Although Gov. Perry and others have insinuated time-and-again that EPA’s actions are politically motivated, the truth is that environmentalists contested these permitting processes beginning in 1995. Even the EPA under President George W. Bush warned TCEQ that the processes did not meet federal standards and should be reformed.
The facts stack up against the TCEQ
These problems which have garnered so much media attention only begin to outline the many problems with the way TCEQ has operated for years. Final decisions at TCEQ are made by three governor-appointed “commissioners,” who have seen fit to provide permits to virtually every refinery, coal plant, waste dump, etc. that crosses their collective desk.
- Of more than 88,000 air permits that have been pursued through the TCEQ, not more than 12 have been denied – a denial rate of approximately 0.0001%.
- When administrative law judges warned that scrubbers on the Oak Grove coal plant wouldn’t meet legal requirements, the commissioners approved its permit anyway.
- When a committee of eight TCEQ staff experts unanimously recommended denying a license to Waste Control Specialists (WCS) to operate a radioactive waste dump in Andrews County, the commissioners overruled them and granted the license. In the case of the Andrews County radioactive waste dump, Glenn Shankle, the head commissioner who had overruled the recommendations of technical staff (causing 3 to quit the agency), left TCEQ and began working for WCS as a consultant in 2008.
Two options to restore public trust… and shrink government
We know what a good environmental agency looks like: It’s one that can protect our health resources. But changing this agency will be an uphill battle against the powerful and well-connected. We’ll prevail only if the EPA really does get serious about cleaning up Texas air and you join us in calling for fundamental reform.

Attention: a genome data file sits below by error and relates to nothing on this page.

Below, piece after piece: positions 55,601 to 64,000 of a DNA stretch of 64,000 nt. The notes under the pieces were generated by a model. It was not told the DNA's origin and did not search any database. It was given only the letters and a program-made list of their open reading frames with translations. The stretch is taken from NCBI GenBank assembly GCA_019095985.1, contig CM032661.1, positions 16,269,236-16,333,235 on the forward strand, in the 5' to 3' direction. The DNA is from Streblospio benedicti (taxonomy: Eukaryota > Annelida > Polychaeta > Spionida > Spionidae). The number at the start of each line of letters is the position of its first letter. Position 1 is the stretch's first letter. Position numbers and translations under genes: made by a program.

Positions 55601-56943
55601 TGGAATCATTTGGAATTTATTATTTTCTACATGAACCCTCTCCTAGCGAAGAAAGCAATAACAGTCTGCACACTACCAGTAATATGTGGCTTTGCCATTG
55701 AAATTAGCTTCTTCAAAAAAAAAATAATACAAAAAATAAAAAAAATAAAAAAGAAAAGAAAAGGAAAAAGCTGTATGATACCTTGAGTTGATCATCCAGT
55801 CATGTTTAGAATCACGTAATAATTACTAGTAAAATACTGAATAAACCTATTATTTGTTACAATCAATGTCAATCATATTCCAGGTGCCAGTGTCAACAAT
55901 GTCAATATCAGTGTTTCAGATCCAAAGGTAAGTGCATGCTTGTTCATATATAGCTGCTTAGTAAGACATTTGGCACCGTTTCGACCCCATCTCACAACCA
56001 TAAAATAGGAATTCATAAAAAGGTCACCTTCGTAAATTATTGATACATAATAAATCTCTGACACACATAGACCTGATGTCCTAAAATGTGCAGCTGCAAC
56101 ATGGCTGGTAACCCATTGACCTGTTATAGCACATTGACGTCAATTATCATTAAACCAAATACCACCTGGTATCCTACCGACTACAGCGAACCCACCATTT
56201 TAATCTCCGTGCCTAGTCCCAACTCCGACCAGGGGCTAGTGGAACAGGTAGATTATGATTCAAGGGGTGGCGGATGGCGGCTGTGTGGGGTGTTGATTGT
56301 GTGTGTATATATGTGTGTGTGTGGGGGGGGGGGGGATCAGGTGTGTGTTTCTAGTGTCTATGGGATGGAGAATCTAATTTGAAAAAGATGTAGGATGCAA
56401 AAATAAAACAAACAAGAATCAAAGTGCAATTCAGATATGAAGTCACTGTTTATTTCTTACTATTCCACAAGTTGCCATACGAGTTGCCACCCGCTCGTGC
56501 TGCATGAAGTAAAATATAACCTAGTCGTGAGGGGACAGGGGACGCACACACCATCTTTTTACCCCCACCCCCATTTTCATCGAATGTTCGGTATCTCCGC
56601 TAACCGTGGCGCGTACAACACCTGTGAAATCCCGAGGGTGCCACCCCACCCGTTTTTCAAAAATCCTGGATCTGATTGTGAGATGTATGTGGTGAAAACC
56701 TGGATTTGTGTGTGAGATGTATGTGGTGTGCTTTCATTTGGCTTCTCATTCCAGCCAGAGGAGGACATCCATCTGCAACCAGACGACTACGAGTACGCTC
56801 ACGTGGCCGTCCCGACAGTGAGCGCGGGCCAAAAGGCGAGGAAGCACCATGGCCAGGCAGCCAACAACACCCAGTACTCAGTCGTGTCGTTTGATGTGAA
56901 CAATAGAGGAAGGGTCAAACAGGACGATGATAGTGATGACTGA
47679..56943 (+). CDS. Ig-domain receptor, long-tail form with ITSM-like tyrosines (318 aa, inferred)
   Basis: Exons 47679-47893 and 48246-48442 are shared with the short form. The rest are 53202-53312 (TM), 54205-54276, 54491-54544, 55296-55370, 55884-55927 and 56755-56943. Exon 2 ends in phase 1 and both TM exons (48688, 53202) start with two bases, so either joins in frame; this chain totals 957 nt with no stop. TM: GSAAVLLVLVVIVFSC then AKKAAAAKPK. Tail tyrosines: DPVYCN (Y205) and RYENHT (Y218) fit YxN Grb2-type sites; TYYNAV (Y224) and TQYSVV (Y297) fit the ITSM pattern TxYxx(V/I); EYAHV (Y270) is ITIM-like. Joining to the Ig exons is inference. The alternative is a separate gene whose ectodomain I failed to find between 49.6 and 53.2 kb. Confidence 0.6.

Lawmakers could take action, reduce the size of government and save taxpayers money by getting rid of the three TCEQ commissioners and replacing them with a rubber stamp. However, this would do little to restore public confidence. Another small government solution would be to allow EPA to simply take over TCEQ, letting technical staff report directly to the EPA Region 6 office, and cutting out the TCEQ leadership who seem to be preventing staff from doing their jobs.
But really neither of these is ultimately desirable. Instead, lawmakers should take advantage of the Sunset Review process in the 2011 legislative session to reform the TCEQ and make it a shining example of transparency, scientific-review, and regulatory enforcement.
What can you do about it?
Contact your sunset commissioners and tell them to change the TCEQ’s mission statement to put health and the environment ahead of business interests, instead of putting profit first (as it does now). Tell them that the collapse of Wall Street and the BP oil spill demonstrate the dangers deregulation and non-enforcement pose to our economic vitality. It is up to elected leaders to make sure these tough lessons are learned and put into policy. The 2011 sunset review process may be our best opportunity to do that.
By promoting cleaner energy, cleaner government, and cleaner air for all Texans, we hope to provide for a healthy place to live and prosper. We are Public Citizen Texas.